News from Tanglewood

ZEALnyc, Summer 2017

Young piano sensation Daniil Trifonov gives a fiery, virtuosic recital at Ozawa Hall prior to his Boston Symphony Orchestra appearance playing Mozart Piano Concerto No. 21 in C, K. 467.

Tanglewood Opens On Friday and Continues Through Labor Day Weekend

ZEALnyc, with Brian Taylor, Contributing Writer, July 6, 2017

Although there have already been a number of concerts and events taking place at Tanglewood, the festival’s official opening concert is on Friday, July 7, when Andris Nelsons conducts The Boston ...

Review: NYCO Celebrates the LGBT Community With ‘Angels in America’

By Brian Taylor, Contributing Writer, June 19, 2017

Commencing a new annual tradition of programming in honor of LGBT Pride in June, New York City Opera recently presented the New York premiere of Hungarian composer Pétér Eötvös’s 2004 operatic ...

Tanglewood Is Making Music Again With Stars Onstage And Up Above

By Brian Taylor, Contributing Writer, June 16, 2017

New York City music lovers have many things to look forward to in the summer “off season.” Concerts in the park and Bargemusic to name just two. But the spiritual heart of the classical music world, ...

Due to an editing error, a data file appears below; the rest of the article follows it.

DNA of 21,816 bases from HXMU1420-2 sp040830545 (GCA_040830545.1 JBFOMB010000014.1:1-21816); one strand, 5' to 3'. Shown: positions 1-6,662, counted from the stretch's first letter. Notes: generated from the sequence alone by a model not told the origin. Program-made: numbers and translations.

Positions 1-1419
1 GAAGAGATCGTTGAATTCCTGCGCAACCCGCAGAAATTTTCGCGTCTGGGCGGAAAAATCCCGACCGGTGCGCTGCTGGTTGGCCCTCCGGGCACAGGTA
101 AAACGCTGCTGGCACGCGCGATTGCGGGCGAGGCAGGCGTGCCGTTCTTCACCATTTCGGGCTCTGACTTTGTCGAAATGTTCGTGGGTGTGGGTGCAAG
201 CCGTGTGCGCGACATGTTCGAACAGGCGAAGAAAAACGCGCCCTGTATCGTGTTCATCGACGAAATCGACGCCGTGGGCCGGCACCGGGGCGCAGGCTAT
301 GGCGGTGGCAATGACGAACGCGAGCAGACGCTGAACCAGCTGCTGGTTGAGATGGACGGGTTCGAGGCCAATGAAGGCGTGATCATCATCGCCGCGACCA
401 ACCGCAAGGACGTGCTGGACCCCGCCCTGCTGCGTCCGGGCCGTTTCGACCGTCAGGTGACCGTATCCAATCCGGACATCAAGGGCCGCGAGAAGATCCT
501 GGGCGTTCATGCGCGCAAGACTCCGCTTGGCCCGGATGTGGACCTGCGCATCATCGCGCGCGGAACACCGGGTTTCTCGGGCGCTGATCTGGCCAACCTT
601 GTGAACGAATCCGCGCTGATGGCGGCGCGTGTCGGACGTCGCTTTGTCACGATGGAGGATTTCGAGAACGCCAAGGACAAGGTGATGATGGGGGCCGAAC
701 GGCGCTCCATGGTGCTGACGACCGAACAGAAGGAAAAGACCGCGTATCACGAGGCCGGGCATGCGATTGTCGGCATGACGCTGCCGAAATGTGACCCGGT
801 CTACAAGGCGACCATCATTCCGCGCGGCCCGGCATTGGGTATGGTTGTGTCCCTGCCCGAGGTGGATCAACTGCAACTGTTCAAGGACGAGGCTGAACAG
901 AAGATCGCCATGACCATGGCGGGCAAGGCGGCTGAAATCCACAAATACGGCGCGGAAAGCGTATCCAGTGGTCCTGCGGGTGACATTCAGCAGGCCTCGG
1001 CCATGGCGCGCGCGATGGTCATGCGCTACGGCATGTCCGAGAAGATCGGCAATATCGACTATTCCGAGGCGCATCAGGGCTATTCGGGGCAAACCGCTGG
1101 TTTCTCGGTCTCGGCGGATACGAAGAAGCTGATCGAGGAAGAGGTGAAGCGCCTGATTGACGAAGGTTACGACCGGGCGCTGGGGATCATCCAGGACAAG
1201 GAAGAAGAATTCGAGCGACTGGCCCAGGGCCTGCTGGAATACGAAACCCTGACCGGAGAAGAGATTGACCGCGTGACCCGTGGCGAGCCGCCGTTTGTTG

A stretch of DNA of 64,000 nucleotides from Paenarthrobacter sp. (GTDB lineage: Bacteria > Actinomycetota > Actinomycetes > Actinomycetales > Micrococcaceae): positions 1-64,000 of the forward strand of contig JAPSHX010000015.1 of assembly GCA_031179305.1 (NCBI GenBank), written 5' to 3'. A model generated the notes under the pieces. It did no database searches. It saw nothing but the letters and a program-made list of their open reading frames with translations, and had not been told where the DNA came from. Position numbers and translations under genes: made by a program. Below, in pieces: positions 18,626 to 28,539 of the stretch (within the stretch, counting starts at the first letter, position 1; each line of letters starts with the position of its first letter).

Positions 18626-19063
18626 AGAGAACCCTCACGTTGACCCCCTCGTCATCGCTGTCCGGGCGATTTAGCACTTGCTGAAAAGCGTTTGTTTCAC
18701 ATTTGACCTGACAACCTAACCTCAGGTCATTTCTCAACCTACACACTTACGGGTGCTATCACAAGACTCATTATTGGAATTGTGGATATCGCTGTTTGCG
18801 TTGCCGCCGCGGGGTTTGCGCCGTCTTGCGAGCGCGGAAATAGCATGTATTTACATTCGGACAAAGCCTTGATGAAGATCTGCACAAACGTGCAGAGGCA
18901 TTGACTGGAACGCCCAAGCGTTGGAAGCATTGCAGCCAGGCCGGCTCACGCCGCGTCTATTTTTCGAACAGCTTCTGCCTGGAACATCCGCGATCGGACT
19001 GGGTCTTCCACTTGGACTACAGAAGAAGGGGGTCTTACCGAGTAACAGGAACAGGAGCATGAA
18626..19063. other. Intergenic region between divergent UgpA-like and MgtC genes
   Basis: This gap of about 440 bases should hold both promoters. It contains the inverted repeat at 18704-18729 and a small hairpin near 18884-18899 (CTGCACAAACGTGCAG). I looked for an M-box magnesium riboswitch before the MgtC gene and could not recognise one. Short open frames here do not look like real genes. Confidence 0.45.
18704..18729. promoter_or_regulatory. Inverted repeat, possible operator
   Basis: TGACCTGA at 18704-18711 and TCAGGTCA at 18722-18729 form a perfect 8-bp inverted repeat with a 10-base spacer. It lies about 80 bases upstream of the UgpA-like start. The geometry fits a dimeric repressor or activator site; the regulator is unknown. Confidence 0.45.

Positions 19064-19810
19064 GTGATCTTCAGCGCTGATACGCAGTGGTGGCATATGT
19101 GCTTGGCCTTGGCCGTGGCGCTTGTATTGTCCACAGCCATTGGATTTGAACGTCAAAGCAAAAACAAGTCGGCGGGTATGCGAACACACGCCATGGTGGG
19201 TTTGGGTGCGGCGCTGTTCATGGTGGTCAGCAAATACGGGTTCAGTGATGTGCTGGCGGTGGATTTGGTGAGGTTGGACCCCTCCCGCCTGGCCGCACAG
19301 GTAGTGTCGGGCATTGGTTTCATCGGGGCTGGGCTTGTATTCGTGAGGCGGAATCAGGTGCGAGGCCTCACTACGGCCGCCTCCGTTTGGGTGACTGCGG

Caramoor Has Something For Everyone With This Summer’s Multi-Faceted Festival Lineup

ZEALnyc, June 15, 2017

As we move into summer, we begin the transition from our standard concert hall settings and begin enjoying music and theatrical presentations in the more natural surroundings of, well, nature. Summer festivals are a hallmark of the season ...

New York Philharmonic Goes Outdoors for Their Annual Concert Series in the Parks

ZEALnyc, June 12, 2017

The New York Philharmonic has completed its scheduled 2016-2017 concert season in David Geffen Hall this past weekend with Alan Gilbert as its Music Director before embarking to Shanghai for a series of concerts in July. So this week before ...

Review: Salonen Displays ‘Exquisite Range’ Leading the MET Orchestra at Carnegie

By Jose Andrade, Contributing Writer, June 12, 2017

Late spring/early summer is a special time in New York, and the Metropolitan Opera Orchestra makes great use of this time flexing their symphonic muscles, presenting orchestral works in New York. On June 3rd, ...

Review: ‘Das Rheingold’ Shines Bright at the New York Philharmonic

By Joshua Rosenblum, Contributing Writer, June 5, 2017

In the end, all the trouble started when the pretty girls made fun of the short, funny-looking guy who had a crush on them. Hurt and angry, he stole their gold. If I can’t have love, he reasoned, at least I ...